One hot summer day, Dr. Thorne was alerted that the chaplain sustained sunstroke at 12th and Main. The doctor jumped into an ambulance with a young Irish man riding along. When the men arrived, the Irishman jumped off the ambulance and ran to the chaplain’s side. The Irishman cradled the chaplain’s head in his lap, looked up at Dr. Thorne and said, “Faith, doctor. I only wish I had half of his diseases – he’s drunk!”
During Price’s Raid and the Battle of Westport, Dr. Thorne was in charge of all the wounded at all field hospitals, and he gave his personal supervision to every hospital. Around 3,000 men lost their lives, and without Dr. Thorne’s care, the list of casualties could have been larger.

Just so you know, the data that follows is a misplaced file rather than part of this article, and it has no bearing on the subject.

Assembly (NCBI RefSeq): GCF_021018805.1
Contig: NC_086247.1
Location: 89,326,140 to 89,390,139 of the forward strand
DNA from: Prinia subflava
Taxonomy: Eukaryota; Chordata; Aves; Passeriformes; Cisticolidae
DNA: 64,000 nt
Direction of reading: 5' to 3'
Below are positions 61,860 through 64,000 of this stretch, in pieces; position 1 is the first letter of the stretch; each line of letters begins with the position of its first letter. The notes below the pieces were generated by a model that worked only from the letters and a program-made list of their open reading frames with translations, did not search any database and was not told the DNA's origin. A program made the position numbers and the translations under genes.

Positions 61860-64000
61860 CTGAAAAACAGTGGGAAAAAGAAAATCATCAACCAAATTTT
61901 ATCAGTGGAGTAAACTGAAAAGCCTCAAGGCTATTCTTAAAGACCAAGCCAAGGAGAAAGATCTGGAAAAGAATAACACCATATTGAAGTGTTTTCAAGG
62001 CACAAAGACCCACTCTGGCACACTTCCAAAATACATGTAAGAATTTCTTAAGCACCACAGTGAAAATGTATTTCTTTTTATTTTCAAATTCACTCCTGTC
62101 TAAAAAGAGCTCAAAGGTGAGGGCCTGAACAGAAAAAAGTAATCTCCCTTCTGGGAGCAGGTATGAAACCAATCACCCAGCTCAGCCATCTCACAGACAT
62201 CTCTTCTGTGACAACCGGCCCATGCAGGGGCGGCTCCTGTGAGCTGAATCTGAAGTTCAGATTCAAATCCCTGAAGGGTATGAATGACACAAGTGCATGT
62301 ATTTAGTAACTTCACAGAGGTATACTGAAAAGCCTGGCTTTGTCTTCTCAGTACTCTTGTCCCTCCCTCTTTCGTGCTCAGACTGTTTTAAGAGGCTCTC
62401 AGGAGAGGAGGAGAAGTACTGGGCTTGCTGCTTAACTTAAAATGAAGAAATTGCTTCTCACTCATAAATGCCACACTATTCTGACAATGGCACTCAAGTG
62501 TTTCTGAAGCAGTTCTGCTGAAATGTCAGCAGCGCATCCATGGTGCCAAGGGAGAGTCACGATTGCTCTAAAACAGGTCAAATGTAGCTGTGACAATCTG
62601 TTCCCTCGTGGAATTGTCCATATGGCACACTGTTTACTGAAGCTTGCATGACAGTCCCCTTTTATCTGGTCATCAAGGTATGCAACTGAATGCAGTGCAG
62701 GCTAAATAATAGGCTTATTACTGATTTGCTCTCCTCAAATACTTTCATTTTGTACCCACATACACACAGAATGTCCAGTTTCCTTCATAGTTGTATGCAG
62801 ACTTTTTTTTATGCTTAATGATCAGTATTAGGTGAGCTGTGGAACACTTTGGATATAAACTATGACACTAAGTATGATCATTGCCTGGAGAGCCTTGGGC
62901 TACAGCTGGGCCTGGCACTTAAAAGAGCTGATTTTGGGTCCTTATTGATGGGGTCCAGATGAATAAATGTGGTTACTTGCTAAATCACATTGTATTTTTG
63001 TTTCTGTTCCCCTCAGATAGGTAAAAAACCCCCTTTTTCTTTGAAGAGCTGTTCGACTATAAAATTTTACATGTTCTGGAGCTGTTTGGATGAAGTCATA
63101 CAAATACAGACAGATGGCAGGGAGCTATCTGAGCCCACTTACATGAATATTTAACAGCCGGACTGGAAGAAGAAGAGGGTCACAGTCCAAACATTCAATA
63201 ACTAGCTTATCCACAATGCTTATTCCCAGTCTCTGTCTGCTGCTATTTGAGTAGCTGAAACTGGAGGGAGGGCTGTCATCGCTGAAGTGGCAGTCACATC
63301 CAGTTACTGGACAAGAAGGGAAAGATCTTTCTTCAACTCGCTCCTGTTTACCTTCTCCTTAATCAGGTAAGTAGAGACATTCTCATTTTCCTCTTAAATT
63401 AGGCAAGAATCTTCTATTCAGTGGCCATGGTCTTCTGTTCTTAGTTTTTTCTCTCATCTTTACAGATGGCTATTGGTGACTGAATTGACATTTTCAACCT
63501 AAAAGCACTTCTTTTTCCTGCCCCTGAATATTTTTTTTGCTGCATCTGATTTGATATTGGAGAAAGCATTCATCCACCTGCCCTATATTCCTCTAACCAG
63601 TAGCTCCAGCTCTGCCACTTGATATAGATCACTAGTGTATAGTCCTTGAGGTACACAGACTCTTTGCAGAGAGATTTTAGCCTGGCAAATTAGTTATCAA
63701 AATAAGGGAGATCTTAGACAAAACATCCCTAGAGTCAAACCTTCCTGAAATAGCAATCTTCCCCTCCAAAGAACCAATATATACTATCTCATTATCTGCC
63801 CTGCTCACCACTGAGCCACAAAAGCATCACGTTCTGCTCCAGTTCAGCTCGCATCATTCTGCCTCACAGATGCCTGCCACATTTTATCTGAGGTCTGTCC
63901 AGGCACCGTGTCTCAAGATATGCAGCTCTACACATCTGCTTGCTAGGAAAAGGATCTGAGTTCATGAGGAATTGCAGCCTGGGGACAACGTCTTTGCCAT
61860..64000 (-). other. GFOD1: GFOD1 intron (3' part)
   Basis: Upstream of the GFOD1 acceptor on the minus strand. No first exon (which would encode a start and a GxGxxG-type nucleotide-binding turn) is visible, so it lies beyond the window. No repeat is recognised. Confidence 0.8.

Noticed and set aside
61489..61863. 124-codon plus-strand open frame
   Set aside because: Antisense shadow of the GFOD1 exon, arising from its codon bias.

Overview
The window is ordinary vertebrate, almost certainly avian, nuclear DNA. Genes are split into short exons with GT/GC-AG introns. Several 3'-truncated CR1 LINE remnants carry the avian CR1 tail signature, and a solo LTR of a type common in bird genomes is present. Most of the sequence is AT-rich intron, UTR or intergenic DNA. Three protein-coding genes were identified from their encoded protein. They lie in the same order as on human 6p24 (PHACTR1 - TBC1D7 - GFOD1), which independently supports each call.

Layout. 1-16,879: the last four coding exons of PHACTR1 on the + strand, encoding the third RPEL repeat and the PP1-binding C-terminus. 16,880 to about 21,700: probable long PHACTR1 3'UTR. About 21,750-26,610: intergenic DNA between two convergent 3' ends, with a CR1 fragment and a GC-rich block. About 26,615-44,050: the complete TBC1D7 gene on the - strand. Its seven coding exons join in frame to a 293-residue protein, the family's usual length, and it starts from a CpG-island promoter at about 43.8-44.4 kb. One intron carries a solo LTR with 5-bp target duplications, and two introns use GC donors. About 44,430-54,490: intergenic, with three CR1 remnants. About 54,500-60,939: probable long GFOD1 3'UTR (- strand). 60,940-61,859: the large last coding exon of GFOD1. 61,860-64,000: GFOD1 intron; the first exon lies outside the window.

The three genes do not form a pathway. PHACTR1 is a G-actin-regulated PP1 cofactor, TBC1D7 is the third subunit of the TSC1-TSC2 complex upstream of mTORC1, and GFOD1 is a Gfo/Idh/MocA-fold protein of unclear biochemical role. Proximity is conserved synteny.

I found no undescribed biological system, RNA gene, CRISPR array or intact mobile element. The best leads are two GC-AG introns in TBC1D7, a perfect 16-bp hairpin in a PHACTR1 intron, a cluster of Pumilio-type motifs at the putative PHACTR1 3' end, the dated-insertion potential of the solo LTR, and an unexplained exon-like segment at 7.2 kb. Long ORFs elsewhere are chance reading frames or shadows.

Curious Careers and Interests After the War
In March 1865, Dr. Thorne was appointed by Abraham Lincoln as an assessor of Internal Revenue – a precursor to the modern-day IRS. The government needed a way to pay for the Civil War, so an income tax was issued and later repealed. About 90 percent of the taxes came from liquor, beer, wine and tobacco.
For “political reasons,” Dr. Thorne was removed in 1867 by President Johnson but appointed yet again by President Grant in 1869. He served in this position until the office was abolished in May 1873.
Wild Bill Hickok (1837-1876) was a friend of Dr. Thorne’s, and Hickok used him as his personal physician. Thorne allegedly removed 11 bullets from Wild Bill’s body years after he was shot. Wild Bill “was a frequent and familiar visitor” to Dr. Thorne’s home, and in 1872, Wild Bill accompanied Dr. Thorne when he raided an old stillhouse near Parkville, Mo. in his role as an assessor of Internal Revenue.